DuPont and the Environmental Protection Agency (EPA) are on the same page in suspending the sale of Imprelis, a herbicide marketed through DuPont’s Professional Pest, Lawn and Golf Management Products group.

Aug. 4, DuPont voluntarily suspended sale of Imprelis and announced that it would conduct a product return and refund program. Then the EPA made the suspended sale official Aug. 15 in requiring no sale, use or distribution of the herbicide because it has harmed a large number of trees, including Norway spruce and white pine.

EPA recently completed an evaluation of injury to evergreen trees where the herbicide was used. The evaluation investigated whether incidents were the result of product misuse, inadequate warnings and use directions on the product's label, persistence in soil and plant material, uptake of the product through the root systems and absorbed into the plant tissue, environmental factors, runoff issues or other possible causes, according to the agency. Results of the investigation have not been formalized yet.

Black eye opinion

Although this event pertains to turf and lawn situations, it is a black mark on the whole agricultural chemical industry and the EPA. The message that companies and the EPA want accepted by the public is that a product/active ingredient has been fully tested and investigated to assure that each chemical is safe for release into the environment.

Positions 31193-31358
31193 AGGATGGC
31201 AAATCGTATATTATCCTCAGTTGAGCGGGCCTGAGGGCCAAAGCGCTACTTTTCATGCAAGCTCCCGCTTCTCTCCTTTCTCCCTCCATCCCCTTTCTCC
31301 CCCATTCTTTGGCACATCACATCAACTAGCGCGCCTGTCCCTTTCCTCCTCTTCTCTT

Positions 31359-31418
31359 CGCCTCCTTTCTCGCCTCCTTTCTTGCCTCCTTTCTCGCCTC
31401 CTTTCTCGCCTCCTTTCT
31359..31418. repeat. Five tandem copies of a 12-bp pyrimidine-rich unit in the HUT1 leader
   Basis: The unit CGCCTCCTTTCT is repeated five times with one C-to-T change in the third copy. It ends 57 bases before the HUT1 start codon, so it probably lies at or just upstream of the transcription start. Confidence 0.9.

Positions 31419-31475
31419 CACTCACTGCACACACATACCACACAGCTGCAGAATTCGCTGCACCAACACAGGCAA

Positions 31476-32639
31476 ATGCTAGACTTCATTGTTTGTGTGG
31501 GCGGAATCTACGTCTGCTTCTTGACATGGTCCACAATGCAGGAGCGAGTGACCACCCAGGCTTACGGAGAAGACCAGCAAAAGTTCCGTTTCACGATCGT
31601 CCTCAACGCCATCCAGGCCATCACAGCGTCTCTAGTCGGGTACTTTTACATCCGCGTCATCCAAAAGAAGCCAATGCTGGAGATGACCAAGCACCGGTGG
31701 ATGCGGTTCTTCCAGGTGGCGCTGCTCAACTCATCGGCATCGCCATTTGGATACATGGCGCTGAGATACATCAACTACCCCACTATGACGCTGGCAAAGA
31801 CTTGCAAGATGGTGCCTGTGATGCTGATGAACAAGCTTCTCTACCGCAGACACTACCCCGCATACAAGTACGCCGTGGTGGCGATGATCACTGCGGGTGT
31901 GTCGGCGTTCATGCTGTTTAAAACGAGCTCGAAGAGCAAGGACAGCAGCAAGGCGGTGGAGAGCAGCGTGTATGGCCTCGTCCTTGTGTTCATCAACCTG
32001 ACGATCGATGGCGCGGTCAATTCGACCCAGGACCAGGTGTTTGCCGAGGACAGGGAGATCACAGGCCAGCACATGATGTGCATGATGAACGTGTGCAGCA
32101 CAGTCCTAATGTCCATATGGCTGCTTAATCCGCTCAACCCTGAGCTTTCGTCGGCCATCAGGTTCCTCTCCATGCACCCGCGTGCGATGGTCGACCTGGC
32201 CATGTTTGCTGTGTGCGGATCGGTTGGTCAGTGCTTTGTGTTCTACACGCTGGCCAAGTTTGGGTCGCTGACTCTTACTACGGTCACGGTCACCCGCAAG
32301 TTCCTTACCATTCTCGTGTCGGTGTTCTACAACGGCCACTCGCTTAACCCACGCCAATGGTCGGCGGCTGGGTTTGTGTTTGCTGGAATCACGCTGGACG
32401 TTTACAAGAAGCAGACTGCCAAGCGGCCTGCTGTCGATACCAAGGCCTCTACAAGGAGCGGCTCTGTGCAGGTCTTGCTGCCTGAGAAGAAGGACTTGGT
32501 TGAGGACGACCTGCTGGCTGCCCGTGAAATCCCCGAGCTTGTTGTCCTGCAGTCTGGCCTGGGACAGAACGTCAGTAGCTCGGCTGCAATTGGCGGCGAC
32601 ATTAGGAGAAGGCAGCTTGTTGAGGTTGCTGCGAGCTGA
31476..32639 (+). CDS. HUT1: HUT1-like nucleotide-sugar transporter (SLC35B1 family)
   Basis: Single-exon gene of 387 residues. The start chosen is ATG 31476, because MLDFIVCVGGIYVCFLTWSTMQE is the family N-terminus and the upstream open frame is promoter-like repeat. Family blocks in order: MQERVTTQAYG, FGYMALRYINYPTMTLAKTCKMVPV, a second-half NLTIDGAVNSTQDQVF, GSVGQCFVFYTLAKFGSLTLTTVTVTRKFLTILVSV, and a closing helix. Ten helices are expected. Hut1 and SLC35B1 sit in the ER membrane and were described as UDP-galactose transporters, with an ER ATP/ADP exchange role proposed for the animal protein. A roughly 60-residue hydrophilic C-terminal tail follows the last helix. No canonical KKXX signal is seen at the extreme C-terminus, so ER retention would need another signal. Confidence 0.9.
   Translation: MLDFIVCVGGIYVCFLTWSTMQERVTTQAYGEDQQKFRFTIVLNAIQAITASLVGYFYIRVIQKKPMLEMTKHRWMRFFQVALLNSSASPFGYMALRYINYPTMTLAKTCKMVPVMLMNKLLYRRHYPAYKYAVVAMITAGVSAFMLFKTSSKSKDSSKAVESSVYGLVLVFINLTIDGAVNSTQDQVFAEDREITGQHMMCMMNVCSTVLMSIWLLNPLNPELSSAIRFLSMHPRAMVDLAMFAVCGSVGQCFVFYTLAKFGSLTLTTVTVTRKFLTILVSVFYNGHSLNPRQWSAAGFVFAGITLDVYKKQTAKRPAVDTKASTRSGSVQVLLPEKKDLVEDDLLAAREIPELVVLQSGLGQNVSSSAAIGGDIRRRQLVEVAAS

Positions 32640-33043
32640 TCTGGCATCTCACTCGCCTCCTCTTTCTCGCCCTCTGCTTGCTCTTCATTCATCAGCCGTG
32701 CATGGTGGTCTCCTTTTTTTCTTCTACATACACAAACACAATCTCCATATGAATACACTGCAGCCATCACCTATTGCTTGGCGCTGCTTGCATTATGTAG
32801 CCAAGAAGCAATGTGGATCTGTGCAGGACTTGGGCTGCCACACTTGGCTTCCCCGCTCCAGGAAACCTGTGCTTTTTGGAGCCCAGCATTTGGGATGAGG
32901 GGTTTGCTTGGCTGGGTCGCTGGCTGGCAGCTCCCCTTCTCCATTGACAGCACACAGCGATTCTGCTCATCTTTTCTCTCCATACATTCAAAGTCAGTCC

When something like this happens, the public quickly asks how it can trust regulators or companies. And that mistrust can quickly be transferred to biotech crops and other aspects of modern agricultural technology.

If anything, being a lawn and turf area herbicide makes the situation possibly worse because the public could see this negative impact on their piece of the world, not hidden out in the country where so few people travel.

Even if it is discovered that the problem stems from misuse, the damage is done and the public won’t hear the scientific explanation. The ultimate result: it happened; we don’t trust you.

Information about EPA's investigation into Imprelis and damage to trees: